Screen: Family drama is also a knockout boxing film

 A young Italian-Australian finds himself torn between a woman, his family and a passion for boxing. Miguel Gonzalez talked to the creators of Two Fists One Heart.

Two Fists One Heart is director Shawn Seet’s first feature. His body of work includes Underbelly: A Tale of Two Cities, The Strip, All Saints and The Secret Life of Us, among others. In spite of those years of experience and success in television, the transition to feature film was not a completely smooth ride. “There’s so much pigeon-holing happening, so much snobbery. I don’t want to sound bitter, but it was a little hard for me to make the transition, and it shouldn’t have been. People are always looking for the next young filmmaker, and if you’ve been doing television for a while, you’re branded as a ‘TV director.”

The opportunity to helm this film came when writer Rai Fazio (who also plays the main antagonist, ) saw his work in Dangerous and was impressed by the show’s level of reality and energy. Fazio asked producer David Elfick (Newsfront, Rabbit Proof Fence) to approach Seet, with whom Elfick had worked previously. “I wasn’t there right from the start of development, but the script resonated very deeply with me, particularly the father-son story.”

That story is ‘75% autobiographical, 25% fiction’, says the author. Fazio, a native of Perth is a former amateur boxer champion who was inspired by Sylvester Stallone, being ‘the only Italian kid at school who used to box’. Years later, retired from boxing and now a drama student, he had a chance meeting with actor Harvey Keitel in New York. Keitel told Fazio that ‘everyone’s got an idea, so if you’re passionate about it, write it’.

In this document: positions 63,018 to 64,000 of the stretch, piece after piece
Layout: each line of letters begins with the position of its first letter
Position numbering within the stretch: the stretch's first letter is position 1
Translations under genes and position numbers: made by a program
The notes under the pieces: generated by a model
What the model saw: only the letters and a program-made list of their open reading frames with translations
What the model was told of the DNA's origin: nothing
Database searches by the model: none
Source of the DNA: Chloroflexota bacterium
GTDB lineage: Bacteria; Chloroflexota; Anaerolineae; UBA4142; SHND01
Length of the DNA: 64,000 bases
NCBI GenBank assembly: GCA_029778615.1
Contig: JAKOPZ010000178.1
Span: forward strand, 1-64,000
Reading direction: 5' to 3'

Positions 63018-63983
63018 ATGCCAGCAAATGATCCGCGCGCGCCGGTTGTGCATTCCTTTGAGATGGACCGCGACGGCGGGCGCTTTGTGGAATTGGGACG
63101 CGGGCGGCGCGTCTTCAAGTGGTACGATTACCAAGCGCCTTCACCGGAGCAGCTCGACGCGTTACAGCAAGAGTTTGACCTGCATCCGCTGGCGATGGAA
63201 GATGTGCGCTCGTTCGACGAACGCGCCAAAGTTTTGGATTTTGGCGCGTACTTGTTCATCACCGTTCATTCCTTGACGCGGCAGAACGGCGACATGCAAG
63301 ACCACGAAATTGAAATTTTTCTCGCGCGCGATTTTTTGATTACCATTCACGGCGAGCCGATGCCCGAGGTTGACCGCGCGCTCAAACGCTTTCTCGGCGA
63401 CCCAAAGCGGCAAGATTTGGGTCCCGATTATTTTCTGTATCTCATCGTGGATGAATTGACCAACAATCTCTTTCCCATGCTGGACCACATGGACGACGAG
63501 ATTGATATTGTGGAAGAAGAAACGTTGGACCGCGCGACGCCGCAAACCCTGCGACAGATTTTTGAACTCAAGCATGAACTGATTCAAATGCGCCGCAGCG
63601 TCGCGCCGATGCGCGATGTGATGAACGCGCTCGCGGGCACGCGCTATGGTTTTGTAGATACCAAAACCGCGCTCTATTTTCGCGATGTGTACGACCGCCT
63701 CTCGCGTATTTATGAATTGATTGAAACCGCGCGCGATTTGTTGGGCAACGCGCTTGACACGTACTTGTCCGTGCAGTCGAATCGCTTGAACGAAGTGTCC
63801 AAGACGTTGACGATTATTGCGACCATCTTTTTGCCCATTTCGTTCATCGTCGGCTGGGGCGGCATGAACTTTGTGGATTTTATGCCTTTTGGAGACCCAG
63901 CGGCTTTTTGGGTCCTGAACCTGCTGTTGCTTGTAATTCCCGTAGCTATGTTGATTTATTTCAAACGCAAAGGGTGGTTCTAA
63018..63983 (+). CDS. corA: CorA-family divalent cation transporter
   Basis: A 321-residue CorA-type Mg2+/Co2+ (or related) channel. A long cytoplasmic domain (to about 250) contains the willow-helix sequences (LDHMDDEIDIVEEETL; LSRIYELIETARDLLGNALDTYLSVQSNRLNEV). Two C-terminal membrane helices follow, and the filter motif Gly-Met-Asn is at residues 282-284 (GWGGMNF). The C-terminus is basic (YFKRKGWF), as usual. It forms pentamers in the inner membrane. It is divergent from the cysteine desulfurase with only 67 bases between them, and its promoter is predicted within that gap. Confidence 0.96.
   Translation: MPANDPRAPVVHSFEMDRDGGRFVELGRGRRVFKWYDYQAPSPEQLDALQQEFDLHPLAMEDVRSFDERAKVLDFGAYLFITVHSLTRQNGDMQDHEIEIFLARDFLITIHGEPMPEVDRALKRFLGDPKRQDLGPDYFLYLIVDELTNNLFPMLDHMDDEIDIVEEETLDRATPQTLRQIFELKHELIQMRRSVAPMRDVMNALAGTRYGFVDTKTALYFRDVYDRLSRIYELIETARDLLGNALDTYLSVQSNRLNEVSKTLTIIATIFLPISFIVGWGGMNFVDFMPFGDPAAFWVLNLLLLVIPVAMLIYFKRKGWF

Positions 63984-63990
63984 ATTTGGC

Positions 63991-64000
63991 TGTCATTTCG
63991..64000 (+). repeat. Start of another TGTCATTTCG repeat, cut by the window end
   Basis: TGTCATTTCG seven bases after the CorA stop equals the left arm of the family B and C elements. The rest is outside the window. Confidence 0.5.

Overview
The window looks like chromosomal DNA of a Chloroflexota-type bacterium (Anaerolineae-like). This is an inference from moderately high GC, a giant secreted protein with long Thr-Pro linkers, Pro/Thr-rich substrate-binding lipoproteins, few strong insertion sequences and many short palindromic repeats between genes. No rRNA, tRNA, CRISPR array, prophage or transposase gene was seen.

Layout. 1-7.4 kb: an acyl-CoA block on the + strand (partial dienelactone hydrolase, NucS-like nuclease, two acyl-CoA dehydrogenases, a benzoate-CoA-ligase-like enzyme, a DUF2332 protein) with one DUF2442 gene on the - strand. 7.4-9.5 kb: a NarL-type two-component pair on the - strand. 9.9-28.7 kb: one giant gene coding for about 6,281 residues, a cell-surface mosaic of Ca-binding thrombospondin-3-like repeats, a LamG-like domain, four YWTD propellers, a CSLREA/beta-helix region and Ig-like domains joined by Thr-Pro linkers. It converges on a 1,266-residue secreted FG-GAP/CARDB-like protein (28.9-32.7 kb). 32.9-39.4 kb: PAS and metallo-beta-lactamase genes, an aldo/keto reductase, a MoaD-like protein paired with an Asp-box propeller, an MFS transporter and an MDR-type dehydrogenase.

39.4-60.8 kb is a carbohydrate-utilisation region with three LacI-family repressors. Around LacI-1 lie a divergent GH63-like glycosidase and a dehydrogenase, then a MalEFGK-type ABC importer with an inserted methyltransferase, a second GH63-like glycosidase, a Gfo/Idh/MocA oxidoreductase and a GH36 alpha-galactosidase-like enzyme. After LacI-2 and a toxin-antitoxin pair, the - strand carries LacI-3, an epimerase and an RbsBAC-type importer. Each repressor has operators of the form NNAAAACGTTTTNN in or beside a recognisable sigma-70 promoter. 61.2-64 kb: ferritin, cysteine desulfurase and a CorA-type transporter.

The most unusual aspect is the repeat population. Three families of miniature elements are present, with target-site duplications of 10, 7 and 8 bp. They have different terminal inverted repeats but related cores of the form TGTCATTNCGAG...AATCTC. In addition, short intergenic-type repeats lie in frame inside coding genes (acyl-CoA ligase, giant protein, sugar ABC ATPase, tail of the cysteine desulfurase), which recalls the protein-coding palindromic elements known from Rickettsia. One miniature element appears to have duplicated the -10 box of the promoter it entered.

And so he did, although he admits he had never even read a script before writing this one. After consulting with his drama teacher, Fazio locked himself up in his room for three months, from where he emerged with a 165 page draft. More drafts followed, until a version reached a friend of David Elfick’s. The producer then saw the potential of the story. “What appealed to me is that it showed a positive view of young Australian males. [It says] you are your own person, there are parts of your parents that you like and you take, and others you don’t, and once you’re honest you can have a different kind of relationship,” explains Elfick.

Seet accepts there are similarities with other films dealing with families from diverse ethnic backgrounds and interracial relationships, but the main point of differentiation was their non-judgemental approach. “We’re showing the conflicts without looking down at the characters as a curiosity, so that the audience can relate to their stories rather than think ‘Oh my God, look at these strange Italians!’”

Shooting the boxing scenes was difficult, but the director decided to capitalise on ‘one of our greatest assets: our access to real boxers and the Perth boxing world’. Seet decided that every single actor getting into the ring should have real boxing experience, including his lead Daniel Amalm (Home and Away, Underbelly). “We didn’t choreograph it to the nth degree, with fake punches… there was a lot of connecting; the boxing had its own life, and that’s what makes it stand out from other films,” Seet says, adding that even if it can be considered a ‘boxing film’, it’s not necessarily a male-oriented one. “It’s got a big heart, and it will offer women an important insight into the male psyche.”

Buena Vista International invested in the production, but Elfick says that while [Australian MD] Alan Finney is an astute person from whose knowledge and opinions they could always learn, the production company – Palm Beach Pictures – retained total creative control of the project. Buena Vista International will also distribute the film.


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